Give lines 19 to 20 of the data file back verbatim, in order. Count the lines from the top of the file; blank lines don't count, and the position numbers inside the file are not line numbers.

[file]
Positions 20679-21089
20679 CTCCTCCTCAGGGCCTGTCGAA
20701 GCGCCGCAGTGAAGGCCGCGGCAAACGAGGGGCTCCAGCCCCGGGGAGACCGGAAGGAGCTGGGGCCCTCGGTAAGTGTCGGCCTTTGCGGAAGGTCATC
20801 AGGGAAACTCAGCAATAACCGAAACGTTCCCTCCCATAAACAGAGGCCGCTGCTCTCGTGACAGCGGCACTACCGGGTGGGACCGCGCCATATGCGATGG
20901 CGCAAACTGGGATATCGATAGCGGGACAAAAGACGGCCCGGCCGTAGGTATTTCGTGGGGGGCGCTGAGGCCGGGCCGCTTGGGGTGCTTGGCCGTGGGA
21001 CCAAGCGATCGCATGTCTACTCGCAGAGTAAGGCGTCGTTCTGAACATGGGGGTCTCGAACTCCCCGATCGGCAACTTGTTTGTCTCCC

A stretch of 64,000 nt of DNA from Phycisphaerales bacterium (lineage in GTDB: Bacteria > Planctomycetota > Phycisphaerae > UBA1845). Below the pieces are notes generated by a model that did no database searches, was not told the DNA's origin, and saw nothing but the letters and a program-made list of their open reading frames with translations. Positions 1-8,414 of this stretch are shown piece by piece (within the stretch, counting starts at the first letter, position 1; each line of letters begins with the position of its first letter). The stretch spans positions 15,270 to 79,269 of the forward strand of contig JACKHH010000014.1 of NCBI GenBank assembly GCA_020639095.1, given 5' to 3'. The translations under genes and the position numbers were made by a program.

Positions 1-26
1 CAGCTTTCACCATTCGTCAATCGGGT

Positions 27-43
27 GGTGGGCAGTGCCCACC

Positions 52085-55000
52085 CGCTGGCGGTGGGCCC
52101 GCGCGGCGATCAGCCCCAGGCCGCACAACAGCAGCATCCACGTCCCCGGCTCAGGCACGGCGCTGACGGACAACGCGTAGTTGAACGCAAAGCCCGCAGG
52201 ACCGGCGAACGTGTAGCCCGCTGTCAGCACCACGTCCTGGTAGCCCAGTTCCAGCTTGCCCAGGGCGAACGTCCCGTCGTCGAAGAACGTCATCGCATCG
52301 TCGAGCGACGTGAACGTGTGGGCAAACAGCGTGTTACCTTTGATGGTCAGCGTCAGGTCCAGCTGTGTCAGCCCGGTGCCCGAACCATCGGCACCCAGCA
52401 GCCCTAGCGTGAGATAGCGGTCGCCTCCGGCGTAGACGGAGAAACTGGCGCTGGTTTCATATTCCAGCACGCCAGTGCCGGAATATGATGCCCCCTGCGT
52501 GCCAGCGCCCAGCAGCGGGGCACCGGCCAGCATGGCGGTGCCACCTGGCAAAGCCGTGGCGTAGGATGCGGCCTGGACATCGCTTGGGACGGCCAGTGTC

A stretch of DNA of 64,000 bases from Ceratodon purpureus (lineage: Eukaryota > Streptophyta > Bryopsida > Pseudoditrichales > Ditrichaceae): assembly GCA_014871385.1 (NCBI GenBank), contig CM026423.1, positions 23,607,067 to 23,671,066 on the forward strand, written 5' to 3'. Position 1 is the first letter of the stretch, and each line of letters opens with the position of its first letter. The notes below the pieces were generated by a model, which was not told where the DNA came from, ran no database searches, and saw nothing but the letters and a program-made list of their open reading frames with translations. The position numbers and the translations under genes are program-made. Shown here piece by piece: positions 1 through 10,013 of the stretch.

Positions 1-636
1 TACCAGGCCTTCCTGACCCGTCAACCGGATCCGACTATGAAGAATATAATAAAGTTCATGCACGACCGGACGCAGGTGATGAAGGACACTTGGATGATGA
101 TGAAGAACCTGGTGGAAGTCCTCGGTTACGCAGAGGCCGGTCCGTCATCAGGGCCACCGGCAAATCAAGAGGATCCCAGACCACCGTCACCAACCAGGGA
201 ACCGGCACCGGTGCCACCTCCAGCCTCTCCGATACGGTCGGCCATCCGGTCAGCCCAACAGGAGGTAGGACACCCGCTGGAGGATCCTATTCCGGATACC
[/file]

A stretch of DNA of 64,000 bases from Ceratodon purpureus (lineage: Eukaryota > Streptophyta > Bryopsida > Pseudoditrichales > Ditrichaceae): assembly GCA_014871385.1 (NCBI GenBank), contig CM026423.1, positions 23,607,067 to 23,671,066 on the forward strand, written 5' to 3'. Position 1 is the first letter of the stretch, and each line of letters opens with the position of its first letter. The notes below the pieces were generated by a model, which was not told where the DNA came from, ran no database searches, and saw nothing but the letters and a program-made list of their open reading frames with translations. The position numbers and the translations under genes are program-made. Shown here piece by piece: positions 1 through 10,013 of the stretch.

Positions 1-636